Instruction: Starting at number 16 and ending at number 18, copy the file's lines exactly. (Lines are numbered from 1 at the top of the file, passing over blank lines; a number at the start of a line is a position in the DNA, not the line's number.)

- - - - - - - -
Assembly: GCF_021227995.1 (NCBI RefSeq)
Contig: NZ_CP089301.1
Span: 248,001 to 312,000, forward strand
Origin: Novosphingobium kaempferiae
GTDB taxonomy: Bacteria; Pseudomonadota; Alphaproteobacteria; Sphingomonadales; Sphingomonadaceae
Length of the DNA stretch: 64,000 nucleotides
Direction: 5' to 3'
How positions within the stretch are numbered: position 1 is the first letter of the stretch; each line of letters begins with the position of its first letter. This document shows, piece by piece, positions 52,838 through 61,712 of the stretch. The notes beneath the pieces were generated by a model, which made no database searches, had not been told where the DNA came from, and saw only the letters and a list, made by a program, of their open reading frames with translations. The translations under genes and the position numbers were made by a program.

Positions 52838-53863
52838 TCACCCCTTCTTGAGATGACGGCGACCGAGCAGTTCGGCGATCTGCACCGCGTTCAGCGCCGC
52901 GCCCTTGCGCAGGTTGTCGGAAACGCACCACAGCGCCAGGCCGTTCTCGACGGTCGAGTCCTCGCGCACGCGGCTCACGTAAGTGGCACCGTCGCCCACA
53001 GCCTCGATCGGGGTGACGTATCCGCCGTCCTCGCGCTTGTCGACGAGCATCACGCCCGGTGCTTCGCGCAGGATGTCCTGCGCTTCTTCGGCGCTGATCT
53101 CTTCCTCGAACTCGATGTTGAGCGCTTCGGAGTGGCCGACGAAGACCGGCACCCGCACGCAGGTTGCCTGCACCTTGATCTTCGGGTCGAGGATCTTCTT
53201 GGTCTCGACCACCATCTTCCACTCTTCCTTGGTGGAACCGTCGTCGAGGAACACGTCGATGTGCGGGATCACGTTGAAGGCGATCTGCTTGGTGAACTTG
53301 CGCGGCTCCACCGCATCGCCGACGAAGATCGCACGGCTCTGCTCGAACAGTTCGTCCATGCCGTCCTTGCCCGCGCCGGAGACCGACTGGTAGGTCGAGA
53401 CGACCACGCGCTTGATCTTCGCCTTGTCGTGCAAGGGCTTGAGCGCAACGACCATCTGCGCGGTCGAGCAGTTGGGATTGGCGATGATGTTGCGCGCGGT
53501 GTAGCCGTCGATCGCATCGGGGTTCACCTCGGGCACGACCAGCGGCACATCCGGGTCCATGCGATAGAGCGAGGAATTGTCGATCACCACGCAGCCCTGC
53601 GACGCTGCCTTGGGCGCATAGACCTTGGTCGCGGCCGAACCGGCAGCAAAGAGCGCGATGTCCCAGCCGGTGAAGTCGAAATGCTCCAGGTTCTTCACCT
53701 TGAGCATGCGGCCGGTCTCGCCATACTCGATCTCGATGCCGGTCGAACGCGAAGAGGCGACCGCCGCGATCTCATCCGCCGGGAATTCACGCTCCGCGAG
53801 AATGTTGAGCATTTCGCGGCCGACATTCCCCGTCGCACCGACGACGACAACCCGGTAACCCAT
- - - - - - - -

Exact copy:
53401 CGACCACGCGCTTGATCTTCGCCTTGTCGTGCAAGGGCTTGAGCGCAACGACCATCTGCGCGGTCGAGCAGTTGGGATTGGCGATGATGTTGCGCGCGGT
53501 GTAGCCGTCGATCGCATCGGGGTTCACCTCGGGCACGACCAGCGGCACATCCGGGTCCATGCGATAGAGCGAGGAATTGTCGATCACCACGCAGCCCTGC
53601 GACGCTGCCTTGGGCGCATAGACCTTGGTCGCGGCCGAACCGGCAGCAAAGAGCGCGATGTCCCAGCCGGTGAAGTCGAAATGCTCCAGGTTCTTCACCT